Working with instructional assistants can present both opportunities and challenges.
I have had the good fortune to work with some of the most talented, kind, and compassionate people as instructional assistants. That doesn’t mean it was always smooth sailing though.
Working with others is a relationship. You will see this person eight hours a day, 5 days a week. You will have misunderstandings and miscommunications.
Below I have outlined how to make the most of this relationship.
Don’t be a tyrant
Teachers, in my experience, can become a little territorial. “This is MY room” and “these are MY kids” were among common refrains I would hear, no matter where I went.
In many ways, teachers are encouraged by these ideas. They seldom are afforded the ability to work side by side with another person in their classroom.
This can make people a little covetous of their classes.
Don’t do that.
Your instructional assistant is not yours to command. Any relationship that starts with you as the dictator, no matter how benevolent, will not end well.
Before you begin to work with an instructional assistant, make sure you have this mantra down:
“We are working together to make a better class environment for everyone.”
The first person you may need to train is yourself. Make sure you are ready and willing to listen to ideas. Make sure you can invite an equal adult to your decision-making table before you do anything else.
It may feel a little prickly at first. However, you will find that someone who doesn’t feel they need to wait for your every directive is much easier to have in your class in the long run.
Define clear roles
The first thing you and your instructional assisting partner will need to hammer out is who does what in the classroom.
This may be defined by your school. Certain grants and other sources of funding make the roles of instructional assistants very clear. To that end, speak to your administration first about what kinds of tasks are acceptable. If no such framework exists, then the decision is between you and your new teaching partner.
Once you and your teaching partner know what the people in charge will expect it’s up to you to decide on the rest.
Oftentimes, people feel frustrated by their instructional assistants. This is because they don’t complete certain tasks in the class, but when asked “did you guys agree they would do that?” The answer tends to be “no”.
Instructional assistants are amazing people but they are not psychics! They can’t know what you want them to do if you never tell them. Be as clear as possible and ask if they need training to complete any task you both agree on.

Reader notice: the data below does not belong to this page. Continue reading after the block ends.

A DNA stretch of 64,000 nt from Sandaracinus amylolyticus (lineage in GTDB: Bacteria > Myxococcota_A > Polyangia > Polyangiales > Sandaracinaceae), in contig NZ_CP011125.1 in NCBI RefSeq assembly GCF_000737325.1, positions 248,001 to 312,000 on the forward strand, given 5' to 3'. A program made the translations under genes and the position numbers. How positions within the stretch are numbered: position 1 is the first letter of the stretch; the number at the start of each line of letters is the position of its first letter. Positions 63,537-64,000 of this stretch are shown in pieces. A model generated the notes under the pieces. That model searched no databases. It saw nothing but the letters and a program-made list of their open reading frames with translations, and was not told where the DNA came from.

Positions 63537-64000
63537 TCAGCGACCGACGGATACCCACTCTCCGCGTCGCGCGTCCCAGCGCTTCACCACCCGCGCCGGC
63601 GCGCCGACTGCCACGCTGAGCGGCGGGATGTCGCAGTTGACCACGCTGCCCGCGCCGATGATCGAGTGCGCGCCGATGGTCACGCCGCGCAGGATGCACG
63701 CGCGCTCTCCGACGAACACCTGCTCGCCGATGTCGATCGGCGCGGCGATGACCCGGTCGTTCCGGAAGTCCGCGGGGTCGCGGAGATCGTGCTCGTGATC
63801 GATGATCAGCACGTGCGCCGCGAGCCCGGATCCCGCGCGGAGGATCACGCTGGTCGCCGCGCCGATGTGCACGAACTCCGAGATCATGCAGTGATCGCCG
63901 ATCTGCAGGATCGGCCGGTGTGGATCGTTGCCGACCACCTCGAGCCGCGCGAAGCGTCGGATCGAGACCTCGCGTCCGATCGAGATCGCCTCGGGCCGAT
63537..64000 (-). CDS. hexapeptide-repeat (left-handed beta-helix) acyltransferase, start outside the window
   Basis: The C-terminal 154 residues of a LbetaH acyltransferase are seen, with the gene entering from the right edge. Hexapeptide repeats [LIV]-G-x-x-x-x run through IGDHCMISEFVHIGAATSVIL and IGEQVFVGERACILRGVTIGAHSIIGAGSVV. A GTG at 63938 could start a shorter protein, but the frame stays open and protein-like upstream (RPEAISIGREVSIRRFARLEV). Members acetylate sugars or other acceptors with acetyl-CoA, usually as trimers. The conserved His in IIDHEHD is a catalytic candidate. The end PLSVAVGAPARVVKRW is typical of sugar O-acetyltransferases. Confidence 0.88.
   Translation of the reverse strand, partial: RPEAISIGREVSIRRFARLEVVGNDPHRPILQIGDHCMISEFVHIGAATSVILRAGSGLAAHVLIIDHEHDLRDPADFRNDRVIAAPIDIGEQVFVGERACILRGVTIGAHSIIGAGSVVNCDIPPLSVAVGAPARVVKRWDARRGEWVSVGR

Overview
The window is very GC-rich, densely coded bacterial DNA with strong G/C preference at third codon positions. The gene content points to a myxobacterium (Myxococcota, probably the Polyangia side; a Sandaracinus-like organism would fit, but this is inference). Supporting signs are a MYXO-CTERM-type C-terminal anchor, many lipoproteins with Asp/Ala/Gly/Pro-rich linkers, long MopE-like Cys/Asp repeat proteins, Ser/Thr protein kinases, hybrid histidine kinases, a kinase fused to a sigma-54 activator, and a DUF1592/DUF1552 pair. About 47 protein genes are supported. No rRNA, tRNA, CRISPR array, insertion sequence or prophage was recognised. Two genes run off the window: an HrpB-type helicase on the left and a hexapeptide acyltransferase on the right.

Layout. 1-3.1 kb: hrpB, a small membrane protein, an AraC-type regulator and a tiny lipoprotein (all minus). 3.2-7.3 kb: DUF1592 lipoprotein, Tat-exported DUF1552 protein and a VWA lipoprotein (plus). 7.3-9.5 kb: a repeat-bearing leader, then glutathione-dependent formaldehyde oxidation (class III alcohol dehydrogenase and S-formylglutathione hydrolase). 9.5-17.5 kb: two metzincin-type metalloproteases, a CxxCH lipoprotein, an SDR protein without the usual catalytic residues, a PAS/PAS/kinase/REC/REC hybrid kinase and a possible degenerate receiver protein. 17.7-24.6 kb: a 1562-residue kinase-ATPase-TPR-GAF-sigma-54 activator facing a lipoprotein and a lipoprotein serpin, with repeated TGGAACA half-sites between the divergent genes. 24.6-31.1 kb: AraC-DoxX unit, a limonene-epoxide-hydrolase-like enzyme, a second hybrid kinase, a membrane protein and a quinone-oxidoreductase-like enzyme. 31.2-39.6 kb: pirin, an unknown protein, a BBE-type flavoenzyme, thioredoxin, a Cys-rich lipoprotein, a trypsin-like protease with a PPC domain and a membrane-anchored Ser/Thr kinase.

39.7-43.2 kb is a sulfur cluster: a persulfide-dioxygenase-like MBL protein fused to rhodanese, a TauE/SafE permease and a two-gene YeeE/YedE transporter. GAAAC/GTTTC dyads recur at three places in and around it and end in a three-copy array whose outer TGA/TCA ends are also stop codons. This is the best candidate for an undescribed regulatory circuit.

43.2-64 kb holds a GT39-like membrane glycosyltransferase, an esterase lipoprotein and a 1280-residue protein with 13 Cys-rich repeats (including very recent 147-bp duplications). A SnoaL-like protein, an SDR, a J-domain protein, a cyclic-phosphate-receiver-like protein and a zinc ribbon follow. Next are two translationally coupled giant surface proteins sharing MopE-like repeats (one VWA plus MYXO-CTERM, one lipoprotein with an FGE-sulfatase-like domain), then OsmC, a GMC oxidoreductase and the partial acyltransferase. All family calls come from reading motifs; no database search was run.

An example may be, that you hope they can collect behavior data. What does that mean? What does that look like? Will they be keeping written records? Should they email you? This is a skill they may need step-by-step instructions to complete to your satisfaction.
By being clear about what each of you expects from the other you will nip so many misunderstandings in the bud.
Now that you’re in the correct headspace let’s put it to good use.
Your new teaching partner has likely worked in many different environments. They may have skills in areas that you have weaknesses. Maybe you’re a little disorganized, and they are amazingly organized. Maybe you miss small interactions between students during instruction, and they’re very attentive to them. These are just examples/possibilities. In reality, your instructional assistant teaching partner is likely full of skills.
Keep an open dialogue between you both. Always solicit input when you’re thinking of making changes to the class. They’ll have input you hadn’t considered. Let it flow both ways.
Make sure that when they have a good idea, you institute it and give them the credit when applicable. Everyone feels good when they’re celebrated and appreciated.
They’re in your class every day. They can tell you when they think the room isn’t allowing for a good flow of student movement. They may have insight when a procedure is inefficient.
The point is: listen to them and take their ideas into account. Institute some of them, even if you aren’t sure they’ll work. You both can learn from the process 🙂 The classroom is a lab, you are always tinkering and trying something new is always worth it.
Give Them Space (Physically)
There are many nonverbal cues in the classroom that can tell students information. A decorated board may say “important information here”. The arrangement of seats into pods says “this is a class where we work together”. One thing that speaks volumes is the teacher’s desk. This area is often decorated to your liking. It shows that you are the resident of this space that gets to make decisions.
Ok, now assume there’s another adult in the room they should listen to and follow directions from. This person though has no such space. This demonstrates that they are less valuable. It shows that they don’t get to make important decisions and they may be someone who is an afterthought.
That is not the message we want to send to students or instructional assistants. Even if an instructional assistant is only with you for a single hour, give them a space in your classroom to put their things. Put up a sign with their name near that space.
Communicate to everyone that this person is a valued and equal member of the learning environment.
In addition to the psychological significance, this helps your instructional assistant be more efficient. They can store items they often use there without having to carry them on their person. It gives them a place to conference with students. All the reasons you need a desk, ditto for them.
Give Them Space (Metaphorically)
Your instructional assistant is not you. They don’t act the way you do, but that’s ok. Let them have their own ways of doing things, so long as they are positively contributing to the classroom environment.
Give them the space to be themselves. Empower them with the ability to act independently of you.
I once worked in an Emotionally Impaired high school classroom. The instructional assistant I worked with was wonderful. She was a grandmother, and extremely kind-hearted.
My approach was very different when working with students. While not unkind, it centered on more solutions-oriented conversations. What I didn’t get back then is that sometimes, that’s not what people need.
Sometimes kids just wanted to feel heard and cared for without having to make a plan to solve their problem. That was what she provided. Often after going for a walk with her, students would come back completely better and ready to learn.